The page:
“I will leave when it is time for me to go. It’s just not that time yet,” Chris tells me on an August morning so pretty that leaving now sounds as irrational as staying does when the wind picks up. We sip lemon tea as the sunrise lights the bare branches of a nearby saline-ruined cypress.
Thirty of the three hundred people who were born on the island remain.
“There is no difference between those who stay and those who go. After a while many people left because of the challenges of living here,” Chris adds. “When a hurricane hits you have no bed, no sofa, no lights, no gas, no running water, sometimes no roof for a month or more. Its not that those who left wanted to go. But each person has a decision that only they can make. And if you are one of those who left, there is still a big part of you that wants to be here.”
Generally speaking, we tend to think sea rise hit critical velocity about fifteen years ago, as the dramatic acceleration of the withdrawal of the Greenland Ice Sheet meant that more water than any human had ever witnessed was suddenly getting dumped into the ocean. But the deltaic lands at the mouth of the Mississippi have been losing ground to the sea far longer, since the 1930’s when the U.S. Army Corps of Engineers dammed the river that made them so.
“Before the dams, we used to flood, but they were good floods, replenishing the land. When the silt started to get backed up behind those dams, the floods came stronger and didn’t carry any sediment with them and that’s when the land started to withdraw,” Lora Ann explains to me. “It only got worse when they discovered oil on the bayou.”
In 1948, the first oilrig was installed near the island. With the oilrigs came channelization, a process where routes are dug through the marsh and swamp to make for easy access to the rigs. The oil companies were supposed to “rock” each of these channels, that is backfill them when the well came out, reducing the movement of water through the fragile marshland that surrounds and supports the bayous.
“But they didn’t do that, they didn’t maintain the bayou like they was supposed to. And now the Gulf is at our back door,” says Burt Knight, who has been shrimping in the area his entire life. When water washed through the new channels, erosion increased. Marshes opened up and became lakes, and swamps widened into bayous. Salt water replaced brackish water, and what was once fresh became brackish. The island started sinking and shrinking further, faster. And it’s not just the land that got lost.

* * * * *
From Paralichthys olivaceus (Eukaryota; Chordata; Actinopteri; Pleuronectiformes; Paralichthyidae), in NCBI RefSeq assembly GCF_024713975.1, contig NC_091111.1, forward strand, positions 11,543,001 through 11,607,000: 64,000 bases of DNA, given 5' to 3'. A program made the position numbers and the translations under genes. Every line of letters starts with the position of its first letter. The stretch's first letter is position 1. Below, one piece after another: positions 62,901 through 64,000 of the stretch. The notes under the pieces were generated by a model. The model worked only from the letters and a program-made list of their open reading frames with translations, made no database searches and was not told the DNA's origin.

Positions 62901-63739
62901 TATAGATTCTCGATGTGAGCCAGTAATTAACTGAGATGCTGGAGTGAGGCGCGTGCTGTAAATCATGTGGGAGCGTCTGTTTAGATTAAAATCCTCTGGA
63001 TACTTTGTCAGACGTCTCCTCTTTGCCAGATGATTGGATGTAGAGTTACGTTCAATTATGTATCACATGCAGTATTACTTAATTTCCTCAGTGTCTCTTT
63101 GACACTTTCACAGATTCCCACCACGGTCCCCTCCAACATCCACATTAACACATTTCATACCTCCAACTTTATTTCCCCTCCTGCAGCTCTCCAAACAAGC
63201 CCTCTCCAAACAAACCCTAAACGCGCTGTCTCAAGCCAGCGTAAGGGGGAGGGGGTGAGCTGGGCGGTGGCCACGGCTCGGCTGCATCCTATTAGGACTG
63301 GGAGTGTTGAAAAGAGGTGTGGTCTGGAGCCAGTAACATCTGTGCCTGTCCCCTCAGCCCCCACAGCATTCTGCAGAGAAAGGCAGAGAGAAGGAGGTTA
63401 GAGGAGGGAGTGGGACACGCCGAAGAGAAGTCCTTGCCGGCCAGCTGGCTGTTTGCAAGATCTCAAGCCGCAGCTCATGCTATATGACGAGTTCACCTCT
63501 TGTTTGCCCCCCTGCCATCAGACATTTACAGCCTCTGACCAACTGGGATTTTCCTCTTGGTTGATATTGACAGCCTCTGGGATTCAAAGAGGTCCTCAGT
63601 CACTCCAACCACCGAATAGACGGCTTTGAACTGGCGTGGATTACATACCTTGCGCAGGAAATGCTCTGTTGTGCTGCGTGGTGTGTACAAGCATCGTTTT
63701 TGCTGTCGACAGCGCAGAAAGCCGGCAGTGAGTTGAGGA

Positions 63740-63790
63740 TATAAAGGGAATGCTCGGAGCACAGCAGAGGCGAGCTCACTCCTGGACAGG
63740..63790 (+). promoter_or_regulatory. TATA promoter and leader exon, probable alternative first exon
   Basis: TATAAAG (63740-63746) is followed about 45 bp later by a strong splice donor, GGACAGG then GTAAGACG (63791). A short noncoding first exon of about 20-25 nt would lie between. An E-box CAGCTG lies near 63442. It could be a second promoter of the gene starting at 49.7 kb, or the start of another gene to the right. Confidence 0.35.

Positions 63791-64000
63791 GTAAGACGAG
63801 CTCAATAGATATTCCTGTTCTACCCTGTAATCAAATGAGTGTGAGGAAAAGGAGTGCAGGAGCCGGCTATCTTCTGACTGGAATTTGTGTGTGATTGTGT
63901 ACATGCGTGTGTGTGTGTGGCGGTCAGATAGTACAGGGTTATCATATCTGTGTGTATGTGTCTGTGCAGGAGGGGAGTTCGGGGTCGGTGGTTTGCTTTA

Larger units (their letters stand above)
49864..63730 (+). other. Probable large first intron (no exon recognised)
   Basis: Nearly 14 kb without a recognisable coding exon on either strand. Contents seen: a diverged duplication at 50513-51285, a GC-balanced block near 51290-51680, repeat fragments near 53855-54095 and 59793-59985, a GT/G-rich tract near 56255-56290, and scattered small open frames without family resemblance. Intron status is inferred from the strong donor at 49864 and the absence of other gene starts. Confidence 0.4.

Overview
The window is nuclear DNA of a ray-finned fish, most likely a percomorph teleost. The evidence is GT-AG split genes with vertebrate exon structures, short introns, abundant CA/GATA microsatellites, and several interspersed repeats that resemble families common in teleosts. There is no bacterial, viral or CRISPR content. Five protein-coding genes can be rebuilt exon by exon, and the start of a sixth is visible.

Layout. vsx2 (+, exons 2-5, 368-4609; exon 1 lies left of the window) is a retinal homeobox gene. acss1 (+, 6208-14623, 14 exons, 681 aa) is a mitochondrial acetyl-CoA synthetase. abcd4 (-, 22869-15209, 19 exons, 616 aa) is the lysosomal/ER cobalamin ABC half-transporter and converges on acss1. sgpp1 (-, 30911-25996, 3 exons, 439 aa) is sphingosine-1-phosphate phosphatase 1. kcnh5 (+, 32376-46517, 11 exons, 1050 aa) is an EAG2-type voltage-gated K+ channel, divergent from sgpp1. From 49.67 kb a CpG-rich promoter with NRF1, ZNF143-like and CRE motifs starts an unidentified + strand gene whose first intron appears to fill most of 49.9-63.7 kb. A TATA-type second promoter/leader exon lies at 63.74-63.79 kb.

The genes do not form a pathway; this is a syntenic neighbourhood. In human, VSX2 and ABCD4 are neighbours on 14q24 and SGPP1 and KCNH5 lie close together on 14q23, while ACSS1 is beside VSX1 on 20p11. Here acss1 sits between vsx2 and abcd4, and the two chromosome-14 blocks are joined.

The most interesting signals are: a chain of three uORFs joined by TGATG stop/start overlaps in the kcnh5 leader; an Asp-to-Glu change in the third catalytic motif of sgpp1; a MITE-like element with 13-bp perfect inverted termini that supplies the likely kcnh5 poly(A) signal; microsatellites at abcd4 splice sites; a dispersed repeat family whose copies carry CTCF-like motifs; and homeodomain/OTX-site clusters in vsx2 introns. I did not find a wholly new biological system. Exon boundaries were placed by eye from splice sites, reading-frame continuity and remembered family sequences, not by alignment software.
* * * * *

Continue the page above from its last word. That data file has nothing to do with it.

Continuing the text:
Gulf shrimp reproduce in estuaries. But, thanks to the shifting saline saturation, they now must travel further inland to reach their brackish spawning grounds, and the further in they have to go, the more likely they are to run into all sorts of levees, locks, and damns, barring their way. “You don’t need to kill all the chickens, just break all the eggs,” Burt told me as he helped Wayne Dupre sort out his shrimp nets after another mediocre run. After deducting the money he spent on gas, Wayne will take home about a hundred and fifty dollars for the shrimp he spent all night catching. After the Deepwater Horizon oil spill in 2010, Burt claims, scientists have been urging local fishermen to quit eating their catch. “What are we supposed to do? Just look at ‘em?” Wayne asks as he hands me a jug full of fresh Gulf browns.
Not too long after the oil companies cut up the marshland, islanders started leaving. At first the migration inland was slow and fickle. When the storms started, the trickle turned into a flood. It used to be that a hurricane hit every hundred years or so, but the past two decades have brought a string of foul weather so potent it started a hegira.
Now that industrialization has irrevocably changed the earth, I half expected those who live at the edge of America's state-centric social imagination to be the first to flee the rising tide.
“Juan was a real eye-opener, in 1988. It flooded us pretty bad and it wasn’t even a real hurricane. Then we got Andrew, Cindy, Dan, Lily, Katrina, and Rita. After Rita I had my house lifted. Then Gustav took off the roof and the entire back fourth of my house,” Lora Ann prattles off the list of storms with familiarity. Without marshland to act as a buffer, when a hurricane whips up swell in the Gulf, all that water hits the island. The road, the landing where Howard fishes, the trailers, the blow-up swimming pools, the dead cypress trees, the entire constellation of points that makes the island the island, they all are growing accustomed to life underwater.